CINCINNATI — An Illinois father filed a federal lawsuit seeking class-action status, demanding a partial refund of his daughter’s tuition from Miami University after it switched to online classes in March due to COVID-19.
Michael Weiman filed the breach of contract suit on Tuesday. If U.S. District Court Judge Timothy Black approves it as class action, it could open the lawsuit up to thousands of Miami students and parents who are seeking refunds worth more than $5 million.
“Defendant is not entitled … to pass the entire cost of its COVID-19 related closure to its students and their families,” attorney Mitchel Luxenburg wrote in the lawsuit.
This is the third lawsuit filed by Ohio college students or their parents demanding refunds for closed campuses due to the pandemic. The first suit was filed in April against the University of Toledo and the second was filed in July against Xavier University.
A spokesperson for Miami University declined comment.
Miami will begin its fall semester online, after previously planning for an in-person start. Classes began Aug. 17, and students had to choose between a remote start with a phased reopening beginning Sept. 14, fully remote learning, or a gap year.
Students who chose the on-campus option will receive $750 in credit to their bill, and dining and housing costs will also be adjusted so they only pay for nine weeks. Ohio students who chose the fully remote option will be credited $1,000, and out-of-state students will be credited $2,000, according to the lawsuit.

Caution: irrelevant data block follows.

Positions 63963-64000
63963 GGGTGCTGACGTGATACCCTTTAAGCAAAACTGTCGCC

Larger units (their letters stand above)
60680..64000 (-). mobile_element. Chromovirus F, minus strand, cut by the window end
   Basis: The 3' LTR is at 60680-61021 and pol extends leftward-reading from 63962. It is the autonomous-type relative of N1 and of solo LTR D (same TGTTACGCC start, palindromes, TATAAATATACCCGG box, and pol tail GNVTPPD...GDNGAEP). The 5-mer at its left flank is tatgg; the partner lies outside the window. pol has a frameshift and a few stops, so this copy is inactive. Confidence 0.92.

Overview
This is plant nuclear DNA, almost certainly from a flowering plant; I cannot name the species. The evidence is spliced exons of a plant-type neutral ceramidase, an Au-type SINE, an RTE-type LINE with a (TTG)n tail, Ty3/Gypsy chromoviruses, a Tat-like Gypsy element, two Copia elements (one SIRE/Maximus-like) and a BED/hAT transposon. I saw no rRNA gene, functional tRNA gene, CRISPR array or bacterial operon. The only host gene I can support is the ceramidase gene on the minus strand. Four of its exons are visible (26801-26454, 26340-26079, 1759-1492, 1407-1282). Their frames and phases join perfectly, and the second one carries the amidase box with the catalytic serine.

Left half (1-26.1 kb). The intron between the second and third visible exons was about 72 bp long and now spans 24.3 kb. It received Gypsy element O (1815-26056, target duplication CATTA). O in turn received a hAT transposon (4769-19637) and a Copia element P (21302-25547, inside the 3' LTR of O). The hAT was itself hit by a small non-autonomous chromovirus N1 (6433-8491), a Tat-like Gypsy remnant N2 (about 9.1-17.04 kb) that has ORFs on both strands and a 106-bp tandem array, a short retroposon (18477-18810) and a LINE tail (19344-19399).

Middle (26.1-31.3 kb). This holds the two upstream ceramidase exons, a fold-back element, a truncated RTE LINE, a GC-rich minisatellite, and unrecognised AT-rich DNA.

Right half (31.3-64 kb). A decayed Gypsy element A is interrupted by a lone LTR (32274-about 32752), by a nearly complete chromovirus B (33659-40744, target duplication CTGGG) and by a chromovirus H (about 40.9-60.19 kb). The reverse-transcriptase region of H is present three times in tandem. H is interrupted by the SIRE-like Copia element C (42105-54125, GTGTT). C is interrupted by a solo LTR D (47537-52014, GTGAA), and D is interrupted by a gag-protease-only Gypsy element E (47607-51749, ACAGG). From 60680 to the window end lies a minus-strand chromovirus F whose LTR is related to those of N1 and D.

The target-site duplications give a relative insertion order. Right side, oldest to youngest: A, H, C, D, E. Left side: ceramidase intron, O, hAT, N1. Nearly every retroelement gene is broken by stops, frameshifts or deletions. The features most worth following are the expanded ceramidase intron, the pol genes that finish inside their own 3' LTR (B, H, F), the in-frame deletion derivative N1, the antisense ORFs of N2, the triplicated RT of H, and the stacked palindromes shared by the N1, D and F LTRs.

“Miami University refuses to refund tuition and related expenses, purportedly on its provision of online classe," Luxenburg wrote. "In so doing, Defendant is attempting to replace the irreplaceable — on-campus life at an elite university — with ‘virtual learning’ via online classes, and is attempting to pass off this substitute educational experience as the same as or just as good as fully participation in the university’s academic life."
Weiman wants Miami to refund a prorated portion of tuition, fees and other related costs, proportionate to the diminished value of online classes from the spring and until it fully reinstates in-person classes.
Approximate tuition costs and fees for undergraduates for 2019-2020 were $15,911 for in-state residents and $35,937 for out-of-state residents. Room and board and related expenses for 2019-2020 were $16,654, according to the lawsuit.
“Remote learning options cannot replace the comprehensive educational experience promised by defendant," according to the lawsuit. "Access to facilities, materials, and faculty, and the opportunity for on campus living, school events, collaborative learning, dialogue, feedback and critique are essential to the in-person educational experience. Plaintiff and the putative class contracted and paid for the full experience of academic life."